Being ill was a familiar but challenging experience in 1830s Turvey, especially if you were poor, as indeed were the majority of villagers. Crowded and insanitary housing, inadequate nutrition and arduous working conditions increased vulnerability to infection and accident and hampered recovery. Physiology and disease were poorly understood and medical treatments were limited or of dubious value in the early nineteenth century.
Access to the expertise of the available medical practitioners, such as it was, depended on what you could afford. The rich could purchase the services of university-educated elite physicians. The poor made do with the traditional remedies of ‘domestic medicine’ or, if they could afford it, the treatments of the surgeon-apothecaries who learned their craft largely by apprenticeship.
People in Turvey, however, had a further option – the attention of 23 year old Henry Longuet Higgins, the son of John and Theresa Higgins of Turvey Abbey.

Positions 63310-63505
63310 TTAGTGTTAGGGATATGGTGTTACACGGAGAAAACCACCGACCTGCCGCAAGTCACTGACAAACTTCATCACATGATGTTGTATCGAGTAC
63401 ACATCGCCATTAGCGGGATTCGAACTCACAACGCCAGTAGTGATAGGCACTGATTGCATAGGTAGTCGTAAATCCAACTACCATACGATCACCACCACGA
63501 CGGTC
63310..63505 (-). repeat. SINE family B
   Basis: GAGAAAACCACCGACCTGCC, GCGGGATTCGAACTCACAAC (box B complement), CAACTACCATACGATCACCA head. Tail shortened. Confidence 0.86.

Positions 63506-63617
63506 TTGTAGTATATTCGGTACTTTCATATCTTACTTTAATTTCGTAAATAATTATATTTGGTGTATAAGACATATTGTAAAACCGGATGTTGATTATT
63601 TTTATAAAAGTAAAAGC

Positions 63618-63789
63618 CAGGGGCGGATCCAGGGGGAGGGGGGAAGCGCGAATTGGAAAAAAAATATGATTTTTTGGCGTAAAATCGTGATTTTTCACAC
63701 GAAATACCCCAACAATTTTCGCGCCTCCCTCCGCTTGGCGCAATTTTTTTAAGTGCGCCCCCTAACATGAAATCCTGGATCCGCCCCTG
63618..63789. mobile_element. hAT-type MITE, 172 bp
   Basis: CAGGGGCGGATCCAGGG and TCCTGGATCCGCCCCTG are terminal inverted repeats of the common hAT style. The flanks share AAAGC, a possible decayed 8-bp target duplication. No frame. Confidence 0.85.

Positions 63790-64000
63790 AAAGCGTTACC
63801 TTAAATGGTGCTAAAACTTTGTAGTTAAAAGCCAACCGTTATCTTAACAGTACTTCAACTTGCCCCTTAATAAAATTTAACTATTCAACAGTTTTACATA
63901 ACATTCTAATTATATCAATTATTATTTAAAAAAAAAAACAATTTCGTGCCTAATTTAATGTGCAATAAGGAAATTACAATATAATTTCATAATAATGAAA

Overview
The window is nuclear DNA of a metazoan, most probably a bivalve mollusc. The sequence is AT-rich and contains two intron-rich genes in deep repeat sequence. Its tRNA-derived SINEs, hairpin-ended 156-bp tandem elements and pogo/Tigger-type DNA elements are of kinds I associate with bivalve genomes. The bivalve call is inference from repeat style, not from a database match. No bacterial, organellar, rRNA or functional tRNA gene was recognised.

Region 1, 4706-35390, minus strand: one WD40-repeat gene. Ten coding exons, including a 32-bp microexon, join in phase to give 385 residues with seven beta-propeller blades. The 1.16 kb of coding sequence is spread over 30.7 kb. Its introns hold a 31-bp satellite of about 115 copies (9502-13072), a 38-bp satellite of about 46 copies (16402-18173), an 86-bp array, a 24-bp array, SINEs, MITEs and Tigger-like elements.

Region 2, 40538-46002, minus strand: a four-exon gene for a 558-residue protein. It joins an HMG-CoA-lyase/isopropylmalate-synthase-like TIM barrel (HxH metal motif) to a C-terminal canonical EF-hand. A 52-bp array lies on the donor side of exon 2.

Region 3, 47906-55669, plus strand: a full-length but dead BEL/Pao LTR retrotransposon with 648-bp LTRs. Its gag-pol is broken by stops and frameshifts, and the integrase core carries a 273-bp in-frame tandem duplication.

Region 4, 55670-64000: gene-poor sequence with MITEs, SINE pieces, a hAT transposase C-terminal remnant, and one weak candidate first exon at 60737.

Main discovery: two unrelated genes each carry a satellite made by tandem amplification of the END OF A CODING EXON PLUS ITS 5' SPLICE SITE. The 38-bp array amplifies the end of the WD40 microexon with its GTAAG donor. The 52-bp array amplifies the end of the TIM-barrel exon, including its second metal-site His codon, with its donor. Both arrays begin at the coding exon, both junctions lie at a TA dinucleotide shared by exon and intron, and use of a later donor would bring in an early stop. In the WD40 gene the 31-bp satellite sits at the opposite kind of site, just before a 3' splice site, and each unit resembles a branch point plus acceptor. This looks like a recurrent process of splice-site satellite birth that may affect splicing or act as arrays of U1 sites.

Henry Longuet Higgins
Born in 1814, Henry studied at Corpus Christi College, Cambridge, graduating with a BA in 1836. He became ordained in the Church of England in 1839 but had a lifelong interest in science, later becoming President of the Liverpool Field Naturalist’s Club and an active amateur researcher in the fields of geology and natural history.
In 1837, however, he was living at Turvey Abbey and his letters, mainly to his older brother Charles, reveal that he engaged in considerable amateur ‘doctoring’, visiting the sick and prescribing various potions for the poor of the village. They would have been unable to afford Dr George Witt, the Bedford physician, who treated the Higgins family, and, it seems from the letters, villagers had mixed feelings about Nathanial Godfrey, the Turvey surgeon-apothecary.
Henry’s letters, which can be read at Bedfordshire Archives, give a fascinating insight not only into the ill-health of people in the village at that time, but also into the state of medical practice in a period before professional regulation was fully established and unqualified practitioners were commonplace.
Medical professions in the nineteenth century